Lorna is also committed to public outreach as well as academic research, and operates two of the Museum’s special collections twitter accounts. In a lovely echo back to the young fossil-hunting Mary Anning, Lorna was the curator who accepted the donation of Vectidraco daisymorrisae, a new pterosaur species discovered in 2008 by 5 year old Daisy Morris, and named after her in 2013.

 

Written by Becky.

27.10.2016

This pairing of Raising Horizons women are linked through their connections to questions of African identity and colonial archaeology.

Gertrude Caton Thompson and Dr Peggy Brunache

RAI 36032 Portrait of Gertrude Caton Thompson. Photograph by Ramsey & Muspratt, Cambridge, 1938. Copyright The Royal Anthropological Institute. All rights reserved. Not to be reused without permission. 

RAI 36032 Portrait of Gertrude Caton Thompson. Photograph by Ramsey & Muspratt, Cambridge, 1938. Copyright The Royal Anthropological Institute. All rights reserved. Not to be reused without permission.

We have written about G. C. T. (she calls herself that in her photo albums, so we feel it’s ok!) twice before on TrowelBlazers, but there’s so much more that can be said about this pioneering archaeologist of the early-mid 20th century.
Her extensive links to other trowelblazers are significant, as they point to the influence that senior women had on her, and she in her turn had on the next generation of archaeologists. Just as she was taking an active role in the burgeoning women’s suffrage movement, her interest in the past was increased by attending lectures given by Sarah Paterson at the British Museum. After a war-time hiatus, from 1921 she was taught by Dorothea Bate and Margaret Murray, later joining the latter and likely Hilda Petrie on excavations in Egypt that winter, before continuing her education at Newnham, Cambridge. Blanche Athena Clough was President at this time, and she must also have met other women studying history, classics and archaeology, like Jane Harrison.

During the 1920s Caton Thompson ensured she was superbly well-trained in a wide range of fields, and gained experience in different regions: she dug in Malta with Margaret Murray and Edith Guest in 1922, then in 1924 returned to Egypt, including with Winifred and Guy Brunton. Here she began to develop her interests in scientific investigation of settlement and landscape, and over the next several decades she brought her multi-disciplinary knowledge to bear on many sites in the Middle and Near East, with a scientific, systematic approach to excavation and frequent collaborations, including with Elinor Gardner.

While Caton Thompson’s career extended for many later years, it was in 1929 that she took one of the few individuals she directly trained with her to the field- a young Kathleen Kenyon. Together with another young woman, Dorothy Norie, the small team funded by the British Association aimed to undertake work at the iconic site of Great Zimbabwe, whose cultural origins had been under dispute. A mix of racist presumption and biblical mythologies had led to claims of non-local influences.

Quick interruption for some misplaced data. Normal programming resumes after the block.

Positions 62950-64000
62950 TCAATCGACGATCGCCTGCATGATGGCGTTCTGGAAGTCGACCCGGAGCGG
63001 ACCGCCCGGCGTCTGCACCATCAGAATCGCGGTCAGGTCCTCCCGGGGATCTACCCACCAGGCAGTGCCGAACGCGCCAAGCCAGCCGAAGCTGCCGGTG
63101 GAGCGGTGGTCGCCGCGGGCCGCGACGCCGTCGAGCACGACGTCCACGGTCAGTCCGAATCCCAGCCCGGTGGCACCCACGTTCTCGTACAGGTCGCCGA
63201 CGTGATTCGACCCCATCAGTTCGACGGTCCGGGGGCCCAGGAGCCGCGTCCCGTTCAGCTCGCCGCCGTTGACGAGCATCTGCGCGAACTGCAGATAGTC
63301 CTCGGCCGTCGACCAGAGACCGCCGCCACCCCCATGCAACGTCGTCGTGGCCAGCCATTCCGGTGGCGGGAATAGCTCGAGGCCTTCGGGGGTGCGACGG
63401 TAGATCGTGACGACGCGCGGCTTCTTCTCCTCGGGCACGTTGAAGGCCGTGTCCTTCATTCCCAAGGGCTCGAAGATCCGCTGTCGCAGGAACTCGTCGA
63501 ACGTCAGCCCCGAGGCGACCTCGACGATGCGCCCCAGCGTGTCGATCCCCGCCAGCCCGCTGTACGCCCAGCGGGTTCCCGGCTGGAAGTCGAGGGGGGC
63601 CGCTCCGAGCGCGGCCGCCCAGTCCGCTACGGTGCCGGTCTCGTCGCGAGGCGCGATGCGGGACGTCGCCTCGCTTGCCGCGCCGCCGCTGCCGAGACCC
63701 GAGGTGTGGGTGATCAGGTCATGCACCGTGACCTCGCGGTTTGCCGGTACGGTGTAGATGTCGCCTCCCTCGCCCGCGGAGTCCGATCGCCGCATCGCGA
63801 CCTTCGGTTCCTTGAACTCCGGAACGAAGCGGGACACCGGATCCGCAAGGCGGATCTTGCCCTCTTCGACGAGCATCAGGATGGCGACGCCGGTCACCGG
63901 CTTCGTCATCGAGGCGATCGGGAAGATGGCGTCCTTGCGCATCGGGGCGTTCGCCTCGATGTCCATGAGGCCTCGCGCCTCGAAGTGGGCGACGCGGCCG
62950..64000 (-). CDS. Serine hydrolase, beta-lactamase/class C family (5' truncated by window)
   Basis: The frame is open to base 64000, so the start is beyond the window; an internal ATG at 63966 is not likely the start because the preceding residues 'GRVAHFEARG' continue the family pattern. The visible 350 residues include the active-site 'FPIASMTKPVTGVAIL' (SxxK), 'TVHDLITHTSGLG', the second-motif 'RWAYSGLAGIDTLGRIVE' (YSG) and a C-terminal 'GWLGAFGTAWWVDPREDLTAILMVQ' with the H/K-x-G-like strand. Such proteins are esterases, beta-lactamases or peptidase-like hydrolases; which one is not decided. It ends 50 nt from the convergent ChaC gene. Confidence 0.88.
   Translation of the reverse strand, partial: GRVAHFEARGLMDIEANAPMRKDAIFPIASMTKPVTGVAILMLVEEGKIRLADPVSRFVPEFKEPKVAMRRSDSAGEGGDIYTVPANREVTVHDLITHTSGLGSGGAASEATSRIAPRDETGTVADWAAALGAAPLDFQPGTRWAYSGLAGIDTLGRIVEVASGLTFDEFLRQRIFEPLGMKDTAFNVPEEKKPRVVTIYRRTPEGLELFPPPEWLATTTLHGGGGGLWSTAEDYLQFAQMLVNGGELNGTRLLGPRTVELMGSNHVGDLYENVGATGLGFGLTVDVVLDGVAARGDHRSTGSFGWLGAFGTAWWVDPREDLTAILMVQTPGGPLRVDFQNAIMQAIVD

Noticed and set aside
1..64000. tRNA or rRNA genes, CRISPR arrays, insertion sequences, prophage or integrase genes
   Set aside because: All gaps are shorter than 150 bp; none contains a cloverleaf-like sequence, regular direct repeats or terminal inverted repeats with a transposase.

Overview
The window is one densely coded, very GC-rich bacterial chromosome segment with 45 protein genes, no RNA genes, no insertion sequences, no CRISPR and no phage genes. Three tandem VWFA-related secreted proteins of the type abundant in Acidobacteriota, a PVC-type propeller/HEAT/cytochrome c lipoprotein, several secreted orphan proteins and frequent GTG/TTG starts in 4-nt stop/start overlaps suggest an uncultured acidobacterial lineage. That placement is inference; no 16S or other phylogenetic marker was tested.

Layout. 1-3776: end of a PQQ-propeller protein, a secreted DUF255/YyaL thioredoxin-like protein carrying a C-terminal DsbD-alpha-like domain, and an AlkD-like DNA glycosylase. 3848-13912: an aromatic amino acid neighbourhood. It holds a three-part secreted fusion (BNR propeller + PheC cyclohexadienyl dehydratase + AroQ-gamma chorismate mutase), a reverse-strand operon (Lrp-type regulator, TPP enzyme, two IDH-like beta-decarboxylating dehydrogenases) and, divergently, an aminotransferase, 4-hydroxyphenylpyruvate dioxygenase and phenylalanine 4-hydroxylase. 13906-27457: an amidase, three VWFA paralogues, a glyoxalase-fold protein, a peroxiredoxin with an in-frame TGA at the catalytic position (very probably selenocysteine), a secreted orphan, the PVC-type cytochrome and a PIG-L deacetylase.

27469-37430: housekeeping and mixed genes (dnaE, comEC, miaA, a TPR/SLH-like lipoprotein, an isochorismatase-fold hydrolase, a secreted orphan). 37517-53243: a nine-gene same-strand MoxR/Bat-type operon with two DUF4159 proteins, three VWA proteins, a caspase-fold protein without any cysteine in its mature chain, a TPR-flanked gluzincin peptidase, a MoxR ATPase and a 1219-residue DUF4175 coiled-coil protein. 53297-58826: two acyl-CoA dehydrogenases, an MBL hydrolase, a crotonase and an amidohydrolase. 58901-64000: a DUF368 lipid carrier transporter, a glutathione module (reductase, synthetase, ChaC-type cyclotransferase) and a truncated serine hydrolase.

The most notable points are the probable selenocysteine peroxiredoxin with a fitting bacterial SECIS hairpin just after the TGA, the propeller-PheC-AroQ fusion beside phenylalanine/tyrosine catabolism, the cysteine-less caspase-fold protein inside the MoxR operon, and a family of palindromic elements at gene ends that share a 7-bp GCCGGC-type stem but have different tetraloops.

Just getting to the then-Rhodesia was a trial: it was a solid month’s journey from Egypt, battling floods and rail strikes, but enlivened by stopping at Kharga on Christmas Day in order to scope out future fieldwork potential (and consume a packed dinner of champagne, turkey and plum pudding). Once at Great Zimbabwe, the project was extensive and challenging: in addition to working at Great Zimbabwe itself, the team surveyed and dug five other sites, which included overnight sleeping in cars and avoiding leopards.

In the end, by using the cutting-edge stratigraphic techniques Caton Thompson was a world expert in, she confirmed earlier work suggesting that these imposing structures had indeed been built by the indigenous Bantu population. Whilst there is some tension with an outsider in a colonial context deciding on the authenticity of native culture, the importance of this archaeological finding in political terms is shown by the re-naming of Rhodesia in the 1960s to its current “Zimbabwe”. Even if she was acting from a scientific motive rather than an anti-racist one, Caton Thompson’s legacy remains to this day.

Dr Peggy Brunache, photo used with permission.

Dr Peggy Brunache, photo used with permission.

Issues of identity and origins are central to the work of Dr Peggy Brunache, lecturer at University of Dundee and the University of Alabama at Birmingham. A Haitian-American who was raised in Florida by working class immigrant parents, Peggy’s career has focused on the history and archaeology of diasporic communities of America and the Caribbean, from colonial to modern times. In particular, she explores how food, and its archaeology, is about who we are. She notes: “Food has never been about the simple act of consumption and survival. It unites communities and conjures up nostalgia.”

Peggy was always interested in science, but after being unable to pursue screen writing at college, she took anthropology courses and got interested in archaeology as a hands-on pursuit. Following museum experience, she took Kathleen Deagan’s fieldschool at St. Augustine, Florida, and was hooked. Following this, in the early 1990s Peggy wanted to develop her experience of the sector through working in cultural resources management (heritage and commercial archaeology), rather than immediately pursuing another degree. This allowed her expand her skills with various companies along the eastern seaboard of America (listen to Peggy speaking her about her experience as a Black woman in CRM, and her wider career.)